Review: Red Dead Redemption


Six-shooters, riding into the sunset and a steely-eyed lone hero walking slowly to the twang of Ennio Morricone-style music in the background — these are the things that come to mind when you think of Westerns.

Rockstar’s Red Dead Redemption knows this, but it also sports an acute awareness of time and culture. It finds a way to romanticize the days of the “Wild West” while ominously reminding us of the era’s mortality. It’s not content to simply be a Western for the gaming set, but a comprehensive, compelling ode to a bygone time.

The experience starts with John Marston, an outlaw who has been forced to leave behind his attempt at living a peaceful life. Instead, he is hunting down the members of his old gang.

Marston, like most Rockstar protagonists, comes across as morally flexible. He’s a man rooted in his own sense of right and wrong, but he’s certainly no stranger to foul deeds, either. This helps the player rationalize some of the things Marston is asked to do in his quest for vengeance, like setting fire to people’s homes.

A deft touch from Rockstar is the time period. The story actually takes place in 1911, so Marston’s world is one where cowboys, desperados and other elements of Wild West lore are slowly dying out.

Like Rockstar’s Grand Theft Auto games, I enjoyed how Marston’s assortment of missions and characters served as a sensory tour of the Old West in its final days.

Among the people who’ll give you tasks are a snake oil salesman, an aging gunfighter, a drunken Irish weapons expert and federal government agents. Each character you meet is stuffed with personality and intricate dialogue, pulling off the difficult task of having you actually care about them.

Among the missions include the liberation of Mexico, planning an Gatling-gun assault on an outlaw-filled fort and serving as a mole for one of the snake oil salesman’s pitches.

Mixed in with all the branching storylines are a multitude of side missions and tasks, which give the game a strange time-killing power, the kind that can wipe out days off and weekends in just a few sittings.

You’ll round up cattle and herd sheep. You can play poker, though my poker-playing friends have said the AI is a little strange. You can search for bounties, or rescue (or raid) stagecoaches. You’ll take part in a minigame where you learn how to break horses. I once got fooled into delivering opium for a racist Englishman and ended up shooting him for his trouble.
It’s the kind of openness we’ve seen before in the GTA games, but there’s also the added element of honor and fame. The more good deeds you do, the more people praise and acknowledge you. But if you decide to walk the path of the heartless gunslinger, people will fear you, and bounty hunters will come looking to gun you down.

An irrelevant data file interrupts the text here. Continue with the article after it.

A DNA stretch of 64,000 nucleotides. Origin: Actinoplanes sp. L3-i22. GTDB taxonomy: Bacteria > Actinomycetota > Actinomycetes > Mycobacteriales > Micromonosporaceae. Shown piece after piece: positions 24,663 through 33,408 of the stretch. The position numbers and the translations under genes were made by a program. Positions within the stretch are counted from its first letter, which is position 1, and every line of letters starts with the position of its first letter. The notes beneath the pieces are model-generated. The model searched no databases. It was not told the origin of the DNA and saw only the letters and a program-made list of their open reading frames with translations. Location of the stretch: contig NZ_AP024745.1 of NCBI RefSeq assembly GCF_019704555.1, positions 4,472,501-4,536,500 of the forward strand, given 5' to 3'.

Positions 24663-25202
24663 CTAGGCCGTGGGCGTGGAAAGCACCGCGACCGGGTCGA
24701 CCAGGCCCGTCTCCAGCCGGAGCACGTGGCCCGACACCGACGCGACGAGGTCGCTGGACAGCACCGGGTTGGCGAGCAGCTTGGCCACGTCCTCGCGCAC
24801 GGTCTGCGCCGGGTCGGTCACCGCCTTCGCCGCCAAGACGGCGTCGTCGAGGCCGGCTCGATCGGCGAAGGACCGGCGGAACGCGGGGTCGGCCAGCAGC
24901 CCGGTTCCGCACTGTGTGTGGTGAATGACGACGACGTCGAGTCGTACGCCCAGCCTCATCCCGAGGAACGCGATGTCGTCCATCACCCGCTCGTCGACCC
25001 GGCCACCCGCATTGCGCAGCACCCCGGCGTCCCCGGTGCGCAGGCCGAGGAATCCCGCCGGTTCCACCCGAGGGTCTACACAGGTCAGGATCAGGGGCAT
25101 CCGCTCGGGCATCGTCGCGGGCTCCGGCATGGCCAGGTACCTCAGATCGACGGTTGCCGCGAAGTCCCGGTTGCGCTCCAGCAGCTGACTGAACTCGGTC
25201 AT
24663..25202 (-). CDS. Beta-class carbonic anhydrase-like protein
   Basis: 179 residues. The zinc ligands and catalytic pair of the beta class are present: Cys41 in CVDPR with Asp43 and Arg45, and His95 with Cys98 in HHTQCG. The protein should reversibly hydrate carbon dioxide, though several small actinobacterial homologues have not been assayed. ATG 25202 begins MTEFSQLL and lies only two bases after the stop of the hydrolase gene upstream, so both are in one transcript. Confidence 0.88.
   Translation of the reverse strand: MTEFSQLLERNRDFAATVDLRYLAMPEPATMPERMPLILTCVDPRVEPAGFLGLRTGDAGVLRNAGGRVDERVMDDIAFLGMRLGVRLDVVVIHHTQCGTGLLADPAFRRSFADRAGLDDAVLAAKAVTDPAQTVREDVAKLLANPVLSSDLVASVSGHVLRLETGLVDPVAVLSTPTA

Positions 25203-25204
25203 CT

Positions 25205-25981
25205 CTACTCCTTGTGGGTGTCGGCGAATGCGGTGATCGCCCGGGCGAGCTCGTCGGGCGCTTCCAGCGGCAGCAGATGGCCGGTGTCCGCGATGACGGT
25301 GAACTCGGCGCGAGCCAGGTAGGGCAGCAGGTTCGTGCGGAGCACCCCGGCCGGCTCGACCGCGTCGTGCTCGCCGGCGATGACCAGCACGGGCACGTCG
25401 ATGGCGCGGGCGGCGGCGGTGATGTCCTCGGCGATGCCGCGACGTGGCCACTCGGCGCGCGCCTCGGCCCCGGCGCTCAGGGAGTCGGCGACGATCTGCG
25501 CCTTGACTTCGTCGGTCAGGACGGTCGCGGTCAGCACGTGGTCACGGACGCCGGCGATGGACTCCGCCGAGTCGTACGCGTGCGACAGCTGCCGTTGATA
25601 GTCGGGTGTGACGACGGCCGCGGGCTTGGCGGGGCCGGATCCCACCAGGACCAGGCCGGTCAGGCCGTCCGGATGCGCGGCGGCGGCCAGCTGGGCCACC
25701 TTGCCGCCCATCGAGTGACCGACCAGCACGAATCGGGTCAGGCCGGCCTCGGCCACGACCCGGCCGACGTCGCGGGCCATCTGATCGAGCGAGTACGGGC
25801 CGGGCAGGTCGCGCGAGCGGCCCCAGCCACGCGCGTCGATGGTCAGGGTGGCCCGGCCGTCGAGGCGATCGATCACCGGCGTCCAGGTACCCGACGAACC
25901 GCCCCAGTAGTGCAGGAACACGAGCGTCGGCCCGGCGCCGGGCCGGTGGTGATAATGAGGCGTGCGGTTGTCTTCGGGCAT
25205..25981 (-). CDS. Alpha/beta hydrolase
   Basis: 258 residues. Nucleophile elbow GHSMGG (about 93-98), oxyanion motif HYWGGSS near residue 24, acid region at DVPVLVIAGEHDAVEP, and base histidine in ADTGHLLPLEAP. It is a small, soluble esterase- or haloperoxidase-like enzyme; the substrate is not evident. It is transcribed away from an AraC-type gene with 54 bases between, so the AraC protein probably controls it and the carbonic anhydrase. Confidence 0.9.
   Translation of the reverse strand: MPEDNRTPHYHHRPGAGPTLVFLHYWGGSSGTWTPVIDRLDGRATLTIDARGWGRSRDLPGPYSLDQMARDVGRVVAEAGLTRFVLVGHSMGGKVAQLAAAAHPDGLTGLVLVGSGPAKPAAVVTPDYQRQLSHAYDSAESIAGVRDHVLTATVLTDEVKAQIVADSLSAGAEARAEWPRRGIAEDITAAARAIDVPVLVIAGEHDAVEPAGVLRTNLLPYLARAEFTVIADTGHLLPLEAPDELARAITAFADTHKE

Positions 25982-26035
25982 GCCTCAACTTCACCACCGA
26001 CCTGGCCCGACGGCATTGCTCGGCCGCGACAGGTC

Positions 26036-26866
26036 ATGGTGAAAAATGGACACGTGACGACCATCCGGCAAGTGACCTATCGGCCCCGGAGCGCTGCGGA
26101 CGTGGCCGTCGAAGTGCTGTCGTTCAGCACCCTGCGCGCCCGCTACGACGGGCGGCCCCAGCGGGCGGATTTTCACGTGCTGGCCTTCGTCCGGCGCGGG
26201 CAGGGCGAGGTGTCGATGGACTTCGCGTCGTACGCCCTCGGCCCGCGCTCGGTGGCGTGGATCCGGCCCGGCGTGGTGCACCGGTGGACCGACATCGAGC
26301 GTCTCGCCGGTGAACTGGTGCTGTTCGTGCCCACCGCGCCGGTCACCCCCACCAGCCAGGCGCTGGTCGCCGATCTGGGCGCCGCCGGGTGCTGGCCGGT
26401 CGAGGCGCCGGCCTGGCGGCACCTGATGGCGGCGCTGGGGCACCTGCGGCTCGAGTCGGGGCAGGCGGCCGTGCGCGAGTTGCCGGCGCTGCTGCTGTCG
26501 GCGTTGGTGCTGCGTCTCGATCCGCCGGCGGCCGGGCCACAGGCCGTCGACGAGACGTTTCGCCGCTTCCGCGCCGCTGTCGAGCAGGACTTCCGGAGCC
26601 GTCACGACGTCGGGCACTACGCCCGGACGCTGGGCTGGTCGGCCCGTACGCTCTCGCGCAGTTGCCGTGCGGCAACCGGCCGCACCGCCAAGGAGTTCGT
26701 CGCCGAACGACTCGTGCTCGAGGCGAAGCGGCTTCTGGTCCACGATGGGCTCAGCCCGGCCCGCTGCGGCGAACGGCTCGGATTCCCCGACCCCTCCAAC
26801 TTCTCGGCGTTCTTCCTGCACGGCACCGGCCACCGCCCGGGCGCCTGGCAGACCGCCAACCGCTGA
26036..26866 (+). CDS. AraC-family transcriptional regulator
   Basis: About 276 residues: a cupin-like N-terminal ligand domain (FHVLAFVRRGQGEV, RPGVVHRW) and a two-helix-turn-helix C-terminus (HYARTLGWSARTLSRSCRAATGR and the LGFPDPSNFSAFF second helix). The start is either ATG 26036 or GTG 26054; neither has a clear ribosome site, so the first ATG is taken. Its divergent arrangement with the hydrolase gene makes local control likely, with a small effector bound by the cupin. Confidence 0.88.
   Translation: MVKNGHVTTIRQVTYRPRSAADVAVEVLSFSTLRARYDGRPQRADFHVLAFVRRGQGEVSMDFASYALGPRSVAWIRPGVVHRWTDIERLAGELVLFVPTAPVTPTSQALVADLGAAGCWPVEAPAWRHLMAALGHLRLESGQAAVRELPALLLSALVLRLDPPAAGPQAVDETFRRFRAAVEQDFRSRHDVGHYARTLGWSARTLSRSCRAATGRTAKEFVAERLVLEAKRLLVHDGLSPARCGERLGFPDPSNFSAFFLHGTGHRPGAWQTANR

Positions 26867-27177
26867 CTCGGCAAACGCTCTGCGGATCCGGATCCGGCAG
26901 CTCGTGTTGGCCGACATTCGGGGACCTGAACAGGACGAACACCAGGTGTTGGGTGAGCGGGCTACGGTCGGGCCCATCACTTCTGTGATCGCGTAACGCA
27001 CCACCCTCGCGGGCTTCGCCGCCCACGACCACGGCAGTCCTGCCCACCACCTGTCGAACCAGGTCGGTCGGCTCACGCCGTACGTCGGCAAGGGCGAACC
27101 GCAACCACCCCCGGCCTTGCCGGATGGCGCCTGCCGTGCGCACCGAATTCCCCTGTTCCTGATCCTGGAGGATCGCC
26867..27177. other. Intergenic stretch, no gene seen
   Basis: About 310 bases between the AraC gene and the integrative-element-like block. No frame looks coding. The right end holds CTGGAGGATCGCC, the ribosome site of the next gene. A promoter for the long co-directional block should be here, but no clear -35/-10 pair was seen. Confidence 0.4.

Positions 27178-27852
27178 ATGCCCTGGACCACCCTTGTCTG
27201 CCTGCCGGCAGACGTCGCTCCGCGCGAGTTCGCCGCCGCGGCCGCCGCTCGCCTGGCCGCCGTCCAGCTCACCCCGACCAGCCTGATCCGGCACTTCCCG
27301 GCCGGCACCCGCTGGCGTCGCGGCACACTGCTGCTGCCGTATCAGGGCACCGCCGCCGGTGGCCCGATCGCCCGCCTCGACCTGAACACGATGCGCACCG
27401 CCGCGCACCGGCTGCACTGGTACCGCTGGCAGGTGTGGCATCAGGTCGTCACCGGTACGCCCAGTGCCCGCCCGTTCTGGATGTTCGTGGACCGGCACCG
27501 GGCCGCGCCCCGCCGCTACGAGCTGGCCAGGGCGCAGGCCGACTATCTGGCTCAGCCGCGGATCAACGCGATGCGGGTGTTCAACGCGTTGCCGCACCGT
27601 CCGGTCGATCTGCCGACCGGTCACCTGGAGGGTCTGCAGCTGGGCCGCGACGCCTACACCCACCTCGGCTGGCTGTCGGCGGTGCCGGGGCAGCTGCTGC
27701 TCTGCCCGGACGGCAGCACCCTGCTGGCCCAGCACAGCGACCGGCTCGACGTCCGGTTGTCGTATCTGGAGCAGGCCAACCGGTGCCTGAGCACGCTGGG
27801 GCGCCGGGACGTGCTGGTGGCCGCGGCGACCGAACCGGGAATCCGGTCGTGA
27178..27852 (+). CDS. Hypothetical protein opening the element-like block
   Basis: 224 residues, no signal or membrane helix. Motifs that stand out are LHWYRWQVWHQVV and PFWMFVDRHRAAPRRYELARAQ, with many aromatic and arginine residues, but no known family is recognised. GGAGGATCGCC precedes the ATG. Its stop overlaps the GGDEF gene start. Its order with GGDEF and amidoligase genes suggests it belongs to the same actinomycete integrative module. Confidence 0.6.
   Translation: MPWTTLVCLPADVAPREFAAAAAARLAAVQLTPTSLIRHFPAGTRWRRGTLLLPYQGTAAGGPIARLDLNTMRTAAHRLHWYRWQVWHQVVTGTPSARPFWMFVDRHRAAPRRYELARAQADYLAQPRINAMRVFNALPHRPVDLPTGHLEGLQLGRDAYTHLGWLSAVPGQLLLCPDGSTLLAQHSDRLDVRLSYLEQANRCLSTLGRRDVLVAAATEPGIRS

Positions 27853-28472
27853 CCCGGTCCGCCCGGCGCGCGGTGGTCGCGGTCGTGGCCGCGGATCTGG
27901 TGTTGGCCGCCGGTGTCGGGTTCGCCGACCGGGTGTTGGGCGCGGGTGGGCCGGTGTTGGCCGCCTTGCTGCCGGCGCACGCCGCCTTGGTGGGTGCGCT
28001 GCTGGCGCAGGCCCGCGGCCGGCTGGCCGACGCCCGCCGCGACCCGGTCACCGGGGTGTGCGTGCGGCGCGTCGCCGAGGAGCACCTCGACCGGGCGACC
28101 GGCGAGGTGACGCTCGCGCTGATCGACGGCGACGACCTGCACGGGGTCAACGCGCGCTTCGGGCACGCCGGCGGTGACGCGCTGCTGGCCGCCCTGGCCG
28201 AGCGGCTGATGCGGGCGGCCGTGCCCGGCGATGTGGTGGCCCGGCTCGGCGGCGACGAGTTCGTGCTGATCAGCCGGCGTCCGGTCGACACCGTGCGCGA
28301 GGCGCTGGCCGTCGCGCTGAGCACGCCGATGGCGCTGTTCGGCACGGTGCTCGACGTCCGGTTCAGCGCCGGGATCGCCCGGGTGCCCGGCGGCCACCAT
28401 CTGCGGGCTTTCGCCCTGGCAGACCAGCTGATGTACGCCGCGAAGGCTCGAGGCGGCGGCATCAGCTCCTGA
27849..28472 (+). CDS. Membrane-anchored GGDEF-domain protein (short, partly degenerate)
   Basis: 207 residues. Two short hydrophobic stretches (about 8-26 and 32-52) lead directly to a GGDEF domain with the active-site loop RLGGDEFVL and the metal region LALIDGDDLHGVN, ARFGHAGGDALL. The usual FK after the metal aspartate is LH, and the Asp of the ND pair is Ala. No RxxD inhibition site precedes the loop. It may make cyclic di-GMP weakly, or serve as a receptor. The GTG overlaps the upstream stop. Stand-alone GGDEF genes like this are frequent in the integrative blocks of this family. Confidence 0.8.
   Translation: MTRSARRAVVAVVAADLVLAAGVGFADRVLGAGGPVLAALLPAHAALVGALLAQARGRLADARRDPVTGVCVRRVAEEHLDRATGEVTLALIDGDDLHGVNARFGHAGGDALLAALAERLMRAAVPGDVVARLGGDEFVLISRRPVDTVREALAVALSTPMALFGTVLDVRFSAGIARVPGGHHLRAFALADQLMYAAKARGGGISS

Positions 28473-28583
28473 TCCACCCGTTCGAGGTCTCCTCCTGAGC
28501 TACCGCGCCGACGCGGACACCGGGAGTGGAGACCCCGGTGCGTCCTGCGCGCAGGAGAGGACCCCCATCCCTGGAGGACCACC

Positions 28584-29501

Another thing Red Dead Redemption holds over its GTA brethren is how it handles dueling eras through its massive, open-world map.

In one part of the map, you have vestiges of the Old West in fictional towns named Armadillo, which come with your standard run-down saloon, dirt roads and rickety sheriff’s office. At the other end is Blackwater, boasting paved roads, formidable government buildings and very early models of automobiles.

Then you head south to Mexico, where sparse, open-air homes and cantinas clash with the mansion used as a staging ground for crooked military officials.

The entire game is visually captivating, mostly because its wide open spaces are a contrast to the claustrophobic, busy cityscapes Rockstar is used to producing. You can actually enjoy the long horserides to town, and even hunt animals for meat and skin.

What you can’t do is swim, which is just strange. It’s not that the game won’t let you enter water — it’s that falling into water instantly extinguishes your life.

However, that’s also the only time I felt my life was in real danger. Auto-assist targeting turns Marston into a horse-riding Jack Bauer, capable of wiping out throngs with just a six-shooter and rifle. There’s always plenty of bullets, and the cover system works well enough so you don’t have to worry about getting overwhelmed by the enemy.

I enjoyed the online offerings, such as rounding up a posse and getting to wreak havoc, but I got most of my enjoyment simply diving into the story. Single player takes about 15 to 20 hours to complete, and you’re rewarded with a cool twist at the end.

It would have been easy to dismiss Red Dead Redemption as simply GTA on horseback, but there’s a historic richness to this title that isn’t enjoyed by Rockstar’s previous efforts. And in paying proper respect to that history, it provides plenty to think about for future games.

Red Dead Redemption
Xbox 360, PS3
Rated M for Mature